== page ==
NEU! REEKIE 23

Neu! Reekie 23

 

A change of venue –or change of anything usually-always manages to elicit a barrage of ‘Oh, it’s not the same as before’ or ‘I preferred the old place’ from Edinburgh’s denizens whenever their former comfort zones are disrupted or shifted about and tonight was no exception. Mainly amongst my own circle this change of venue met with reticence, scathing remarks and a harking back to the very immediate past whilst I actually found the change invigorating and considered it the start of a new chapter as opposed to anything negative.

Admittedly a new venue led to some disorientation- I still don’t know where the ‘official ‘toilets are- but wandering around the empty corridors  and taking in the air in the spacious courtyard I felt added to, rather than subtracted from , the evening. A bit more dressing and curating of the room is also apparently to take place so teething problems- and cynical and, in one particular case, bad tempered companions- aside the night was set to begin.

Opening with the traditional triptych of animation shorts including one piece that involved about three minutes of flickering lights called ‘Flickr’ strangely enough-not the best way to assuage someone in a bad mood I have now discovered- got the night underway to a good start. First up of the poetry acts at the new Summerhall complex was Jenni Fagan and an impressive collection of gritty poems which dealt with very real and geographically appropriate subjects such as cleaning the male latrines at the neighbouring Meadows Bar, a flat she had formerly inhabited at 10 Nicolson Street as well as observations on the number nine being the number of the universe. Her poetry tinged with realism and familiarity struck a chord with the audience and despite its concentration on locality it would transfer well to other areas as lying at the crux of her work is an exploration of the human condition and their circumstances without dressing them up in fancy adjectives.

Next up was more animation –never usually my favourite part of the evening- and my heart sank when I discovered it was going to be an eighteen minute long piece. I actually imagined myself embarking on a twenty minute wander around the corridors trying to familiarise myself with my location rather than endure the next twenty minutes of so called entertainment. The fact it was an interpretation of Ernest Hemingway’s The Old man and the Sea went someway to persuading me to stay however and I am glad I did as I became thoroughly absorbed in the wash of colour, soothing voiceover and narrative. Bravo! To Neu! Reekie- and especially Kevin Williamson who apparently insisted against much resistance to showing this work- for actually getting me to not only sit through it but become totally absorbed and eventually admit I loved every second.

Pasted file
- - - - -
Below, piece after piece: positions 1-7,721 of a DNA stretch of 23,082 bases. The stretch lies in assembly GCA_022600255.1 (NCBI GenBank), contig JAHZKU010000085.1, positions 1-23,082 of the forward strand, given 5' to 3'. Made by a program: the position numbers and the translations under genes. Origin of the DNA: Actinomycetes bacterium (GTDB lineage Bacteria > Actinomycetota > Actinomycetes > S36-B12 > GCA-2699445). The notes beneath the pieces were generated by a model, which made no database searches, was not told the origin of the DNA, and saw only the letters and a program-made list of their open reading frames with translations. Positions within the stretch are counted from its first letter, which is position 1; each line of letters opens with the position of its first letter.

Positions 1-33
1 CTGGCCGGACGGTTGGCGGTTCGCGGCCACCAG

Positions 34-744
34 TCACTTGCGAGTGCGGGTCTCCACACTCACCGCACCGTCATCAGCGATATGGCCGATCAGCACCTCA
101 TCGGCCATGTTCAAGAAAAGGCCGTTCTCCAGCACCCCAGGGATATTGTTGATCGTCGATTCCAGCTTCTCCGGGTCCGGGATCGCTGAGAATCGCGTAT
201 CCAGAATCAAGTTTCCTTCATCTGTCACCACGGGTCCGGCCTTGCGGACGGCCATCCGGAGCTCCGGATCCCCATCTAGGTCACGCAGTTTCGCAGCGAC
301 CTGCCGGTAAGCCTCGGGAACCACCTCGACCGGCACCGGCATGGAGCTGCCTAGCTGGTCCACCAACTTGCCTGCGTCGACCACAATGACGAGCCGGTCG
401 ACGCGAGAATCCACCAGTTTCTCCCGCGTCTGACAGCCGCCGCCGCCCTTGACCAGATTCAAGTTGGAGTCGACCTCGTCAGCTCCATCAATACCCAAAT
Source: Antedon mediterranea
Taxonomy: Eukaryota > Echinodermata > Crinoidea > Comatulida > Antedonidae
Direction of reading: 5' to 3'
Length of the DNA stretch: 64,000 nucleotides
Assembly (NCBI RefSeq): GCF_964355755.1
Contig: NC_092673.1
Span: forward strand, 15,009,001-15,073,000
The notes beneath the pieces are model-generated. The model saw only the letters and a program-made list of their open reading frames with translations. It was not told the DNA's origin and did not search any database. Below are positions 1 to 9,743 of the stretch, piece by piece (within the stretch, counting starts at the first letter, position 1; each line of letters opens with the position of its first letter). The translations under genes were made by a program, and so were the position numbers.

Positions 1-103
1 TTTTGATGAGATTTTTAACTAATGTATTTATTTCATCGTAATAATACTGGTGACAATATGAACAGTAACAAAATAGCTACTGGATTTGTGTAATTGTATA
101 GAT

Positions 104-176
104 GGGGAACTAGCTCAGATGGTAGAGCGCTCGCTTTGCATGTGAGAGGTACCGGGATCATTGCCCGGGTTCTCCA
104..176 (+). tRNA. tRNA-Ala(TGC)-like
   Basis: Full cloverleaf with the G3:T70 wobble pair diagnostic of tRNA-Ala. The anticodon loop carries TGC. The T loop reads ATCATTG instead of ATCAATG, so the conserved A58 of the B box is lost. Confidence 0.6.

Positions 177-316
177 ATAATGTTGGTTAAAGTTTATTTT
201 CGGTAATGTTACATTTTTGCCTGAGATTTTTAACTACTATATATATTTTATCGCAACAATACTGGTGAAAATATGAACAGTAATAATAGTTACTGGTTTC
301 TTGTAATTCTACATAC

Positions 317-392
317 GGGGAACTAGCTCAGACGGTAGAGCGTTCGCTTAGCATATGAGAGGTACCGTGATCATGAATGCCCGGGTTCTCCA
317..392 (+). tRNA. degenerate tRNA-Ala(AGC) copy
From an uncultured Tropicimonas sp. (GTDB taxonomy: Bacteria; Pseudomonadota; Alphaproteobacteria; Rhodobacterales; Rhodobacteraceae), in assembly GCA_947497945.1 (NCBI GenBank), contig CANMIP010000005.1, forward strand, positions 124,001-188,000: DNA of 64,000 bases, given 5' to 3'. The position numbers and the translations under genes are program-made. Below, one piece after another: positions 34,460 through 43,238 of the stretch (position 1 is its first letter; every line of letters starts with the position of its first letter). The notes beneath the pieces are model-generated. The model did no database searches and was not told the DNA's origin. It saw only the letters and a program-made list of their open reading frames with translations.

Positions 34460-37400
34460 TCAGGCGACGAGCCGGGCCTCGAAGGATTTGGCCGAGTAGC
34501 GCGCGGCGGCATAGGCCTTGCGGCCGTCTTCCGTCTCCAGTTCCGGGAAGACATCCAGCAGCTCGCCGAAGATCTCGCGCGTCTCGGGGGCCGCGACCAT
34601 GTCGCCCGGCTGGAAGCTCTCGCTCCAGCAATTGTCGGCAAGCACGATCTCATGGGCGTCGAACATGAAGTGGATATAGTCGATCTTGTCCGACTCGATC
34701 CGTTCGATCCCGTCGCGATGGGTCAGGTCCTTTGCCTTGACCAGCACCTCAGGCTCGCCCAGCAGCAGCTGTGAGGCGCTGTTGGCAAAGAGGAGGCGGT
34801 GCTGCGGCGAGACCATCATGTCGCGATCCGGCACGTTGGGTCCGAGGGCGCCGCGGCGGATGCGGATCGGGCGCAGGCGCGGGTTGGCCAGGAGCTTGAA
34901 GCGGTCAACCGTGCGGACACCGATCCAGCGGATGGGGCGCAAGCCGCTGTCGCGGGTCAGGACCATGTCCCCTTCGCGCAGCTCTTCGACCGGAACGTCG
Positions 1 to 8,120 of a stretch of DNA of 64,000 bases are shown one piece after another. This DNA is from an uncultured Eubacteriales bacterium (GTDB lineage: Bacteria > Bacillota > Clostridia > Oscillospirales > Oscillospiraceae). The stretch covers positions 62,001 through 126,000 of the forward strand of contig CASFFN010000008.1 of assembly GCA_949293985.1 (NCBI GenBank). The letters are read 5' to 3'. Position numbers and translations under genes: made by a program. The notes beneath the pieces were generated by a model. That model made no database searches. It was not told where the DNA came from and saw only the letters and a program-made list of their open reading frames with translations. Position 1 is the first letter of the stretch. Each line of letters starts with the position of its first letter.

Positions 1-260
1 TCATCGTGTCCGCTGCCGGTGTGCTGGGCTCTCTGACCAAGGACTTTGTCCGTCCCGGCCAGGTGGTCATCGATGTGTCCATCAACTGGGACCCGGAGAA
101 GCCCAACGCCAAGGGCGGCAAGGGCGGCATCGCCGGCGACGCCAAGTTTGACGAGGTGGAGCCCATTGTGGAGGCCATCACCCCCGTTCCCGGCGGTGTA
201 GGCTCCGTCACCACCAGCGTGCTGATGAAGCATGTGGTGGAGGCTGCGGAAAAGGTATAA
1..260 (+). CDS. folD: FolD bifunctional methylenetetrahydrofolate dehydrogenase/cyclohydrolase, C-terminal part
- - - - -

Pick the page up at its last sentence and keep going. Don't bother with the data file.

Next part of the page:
The first of the musical acts was Andrew Eaton-Lewis of Seafield Road who turned in a heartfelt set of plaintive vocals accompanied only by melancholic piano. Following this impressive musical start was one of Davy Henderson’s musical projects, the Sexual Objects. At times sounding like the Velvet Underground’s eponymous  semi-acoustic third album-this is a very good thing by the way- they also turned out an amazing set which even took the time out to namecheck current Edinburgh artist in the ascendant , Kevin Harman.

After two impressive musical acts it was up to the Store Keys to round things off and this they did more than effectively, especially with a blistering assault through Ike and Tina Turner’s ‘Nutbush City Limits which brought the evening to a climactic close.

So that was Neu! Reekie’s housewarming party at their new home and an impressive start to new beginnings. It certainly drew a big crowd-the curious alongside the faithful- and despite the initial misgivings of some at the beginning by the end of the night everyone seemed more than happy with the move. It is all down to Neu! Reekie 24 to retain that momentum however and the signs are that that will not be too much of a problem.

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